British artist Banksy became famous for anonymity. When no one is looking, he sprays his creations on buildings. Banksy's themes were against commerce, and he even urged people not to buy art. Nice words for someone, whose record sale at auction amounted to 1.4 million US dollars.
In 2018 another painting by Banksy came under the hammer at Sotheby's. It showed a little girl reaching for a red balloon, and when the auction ended, the simple scene was sold for an amount equal to its previous record.
The moment the sale was completed, however, the painting itself was destroyed. A confused crowd watched as the image slipped into a hidden shredder and emerged into strips from the frame. 
Banksy admitted that he was responsible because "destroying is also a creative urge" did not know the stunt before. Neither the auction house nor the buyer could be too upset. With the world of high art as it is, destruction made work 50 percent more valuable than before.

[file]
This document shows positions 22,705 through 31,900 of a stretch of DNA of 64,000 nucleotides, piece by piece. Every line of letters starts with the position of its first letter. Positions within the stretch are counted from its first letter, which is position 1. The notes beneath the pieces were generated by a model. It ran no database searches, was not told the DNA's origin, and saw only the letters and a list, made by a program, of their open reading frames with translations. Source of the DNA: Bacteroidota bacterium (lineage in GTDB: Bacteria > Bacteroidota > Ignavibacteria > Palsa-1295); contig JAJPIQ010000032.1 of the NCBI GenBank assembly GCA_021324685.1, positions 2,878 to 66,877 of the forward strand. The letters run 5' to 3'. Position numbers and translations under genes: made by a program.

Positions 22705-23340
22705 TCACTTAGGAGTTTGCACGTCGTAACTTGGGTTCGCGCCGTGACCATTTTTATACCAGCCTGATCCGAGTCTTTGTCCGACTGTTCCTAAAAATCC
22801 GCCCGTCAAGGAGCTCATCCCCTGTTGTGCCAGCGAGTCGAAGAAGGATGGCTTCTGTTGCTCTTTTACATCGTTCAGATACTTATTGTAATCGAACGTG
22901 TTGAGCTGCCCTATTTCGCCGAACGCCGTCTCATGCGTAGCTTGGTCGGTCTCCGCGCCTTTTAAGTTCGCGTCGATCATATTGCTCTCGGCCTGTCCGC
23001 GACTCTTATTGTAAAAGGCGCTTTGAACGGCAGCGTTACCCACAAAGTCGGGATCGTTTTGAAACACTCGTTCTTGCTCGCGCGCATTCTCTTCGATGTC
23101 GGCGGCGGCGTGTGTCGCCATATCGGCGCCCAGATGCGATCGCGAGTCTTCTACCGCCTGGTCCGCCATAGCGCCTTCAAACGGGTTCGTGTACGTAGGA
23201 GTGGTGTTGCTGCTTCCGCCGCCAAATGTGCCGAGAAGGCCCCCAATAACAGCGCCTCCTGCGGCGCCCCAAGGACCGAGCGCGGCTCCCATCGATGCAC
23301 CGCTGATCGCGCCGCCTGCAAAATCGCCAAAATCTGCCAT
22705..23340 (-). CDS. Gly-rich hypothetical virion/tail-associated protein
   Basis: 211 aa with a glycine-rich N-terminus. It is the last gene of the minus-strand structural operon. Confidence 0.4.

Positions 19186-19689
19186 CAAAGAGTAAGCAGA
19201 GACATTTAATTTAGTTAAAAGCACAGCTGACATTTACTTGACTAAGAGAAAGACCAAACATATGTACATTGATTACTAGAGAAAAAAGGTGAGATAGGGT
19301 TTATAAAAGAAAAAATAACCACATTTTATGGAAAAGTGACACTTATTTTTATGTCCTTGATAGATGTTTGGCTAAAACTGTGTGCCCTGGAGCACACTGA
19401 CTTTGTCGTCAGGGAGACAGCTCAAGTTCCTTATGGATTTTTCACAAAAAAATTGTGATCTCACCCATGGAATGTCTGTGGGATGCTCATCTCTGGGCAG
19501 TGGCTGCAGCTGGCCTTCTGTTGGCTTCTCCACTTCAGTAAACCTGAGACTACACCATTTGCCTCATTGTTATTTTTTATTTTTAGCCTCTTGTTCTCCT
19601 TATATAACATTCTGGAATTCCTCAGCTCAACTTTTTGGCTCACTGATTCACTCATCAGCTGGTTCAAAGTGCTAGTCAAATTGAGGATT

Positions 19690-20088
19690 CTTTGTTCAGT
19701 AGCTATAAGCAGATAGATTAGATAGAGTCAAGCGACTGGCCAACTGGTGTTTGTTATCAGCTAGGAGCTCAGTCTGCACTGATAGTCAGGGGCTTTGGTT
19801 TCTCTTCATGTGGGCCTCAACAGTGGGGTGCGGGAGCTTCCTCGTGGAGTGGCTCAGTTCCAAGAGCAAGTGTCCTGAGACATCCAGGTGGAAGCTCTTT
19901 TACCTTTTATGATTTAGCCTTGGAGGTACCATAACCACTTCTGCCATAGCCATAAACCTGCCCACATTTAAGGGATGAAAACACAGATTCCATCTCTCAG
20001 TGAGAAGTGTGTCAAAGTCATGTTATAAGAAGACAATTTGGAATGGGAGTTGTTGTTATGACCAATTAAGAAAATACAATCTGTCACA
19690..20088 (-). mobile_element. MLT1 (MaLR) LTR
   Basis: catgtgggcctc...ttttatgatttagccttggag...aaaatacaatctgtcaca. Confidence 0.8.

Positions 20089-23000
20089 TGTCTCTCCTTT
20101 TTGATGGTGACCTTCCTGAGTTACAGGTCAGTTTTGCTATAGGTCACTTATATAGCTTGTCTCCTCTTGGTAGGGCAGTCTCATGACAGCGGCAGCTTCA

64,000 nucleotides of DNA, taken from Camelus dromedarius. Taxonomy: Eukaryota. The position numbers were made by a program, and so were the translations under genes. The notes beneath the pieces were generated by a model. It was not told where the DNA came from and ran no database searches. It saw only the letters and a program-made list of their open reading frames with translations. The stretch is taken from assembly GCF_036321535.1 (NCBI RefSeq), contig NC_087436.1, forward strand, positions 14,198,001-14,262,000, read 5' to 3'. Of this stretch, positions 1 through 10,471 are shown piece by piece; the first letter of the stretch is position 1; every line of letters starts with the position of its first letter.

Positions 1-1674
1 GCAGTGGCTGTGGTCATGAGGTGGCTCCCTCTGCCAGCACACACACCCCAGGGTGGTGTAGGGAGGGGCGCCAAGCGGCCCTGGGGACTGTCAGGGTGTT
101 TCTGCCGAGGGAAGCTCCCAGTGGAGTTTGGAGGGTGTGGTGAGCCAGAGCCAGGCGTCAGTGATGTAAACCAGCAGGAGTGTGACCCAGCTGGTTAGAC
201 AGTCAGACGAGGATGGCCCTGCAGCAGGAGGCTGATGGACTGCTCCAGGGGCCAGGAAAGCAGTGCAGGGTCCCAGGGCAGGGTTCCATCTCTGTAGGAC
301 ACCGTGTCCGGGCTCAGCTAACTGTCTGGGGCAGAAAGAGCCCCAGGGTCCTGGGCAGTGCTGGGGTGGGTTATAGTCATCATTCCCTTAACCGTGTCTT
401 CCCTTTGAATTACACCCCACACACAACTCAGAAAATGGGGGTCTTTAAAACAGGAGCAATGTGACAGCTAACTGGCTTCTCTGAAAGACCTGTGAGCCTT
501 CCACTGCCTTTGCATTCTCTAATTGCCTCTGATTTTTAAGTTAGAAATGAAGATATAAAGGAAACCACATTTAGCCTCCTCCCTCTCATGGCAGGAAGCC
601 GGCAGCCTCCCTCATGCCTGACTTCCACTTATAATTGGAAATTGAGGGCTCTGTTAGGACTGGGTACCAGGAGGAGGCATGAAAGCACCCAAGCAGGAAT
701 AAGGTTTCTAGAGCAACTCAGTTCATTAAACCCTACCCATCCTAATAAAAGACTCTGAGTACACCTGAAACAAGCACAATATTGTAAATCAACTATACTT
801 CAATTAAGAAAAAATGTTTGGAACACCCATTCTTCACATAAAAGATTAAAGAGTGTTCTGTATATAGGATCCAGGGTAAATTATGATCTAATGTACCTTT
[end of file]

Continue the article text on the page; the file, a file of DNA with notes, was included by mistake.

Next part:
To the dismay of the conservationists, Japan attacked the harpoons again in 2019. Countries affiliated to the International Whaling Commission (IWC) are maintaining an agreement not to hunt whales, a move that was given the go-ahead in 1986 because of the endangerment of many species.
Japan left the IWC in June to lift the ban. Already as a member Japan had hunted. The country claimed it was for research rather than commercial whaling, although most of the 333 animals killed in 2018 were sold to the country's popular walrus restaurants.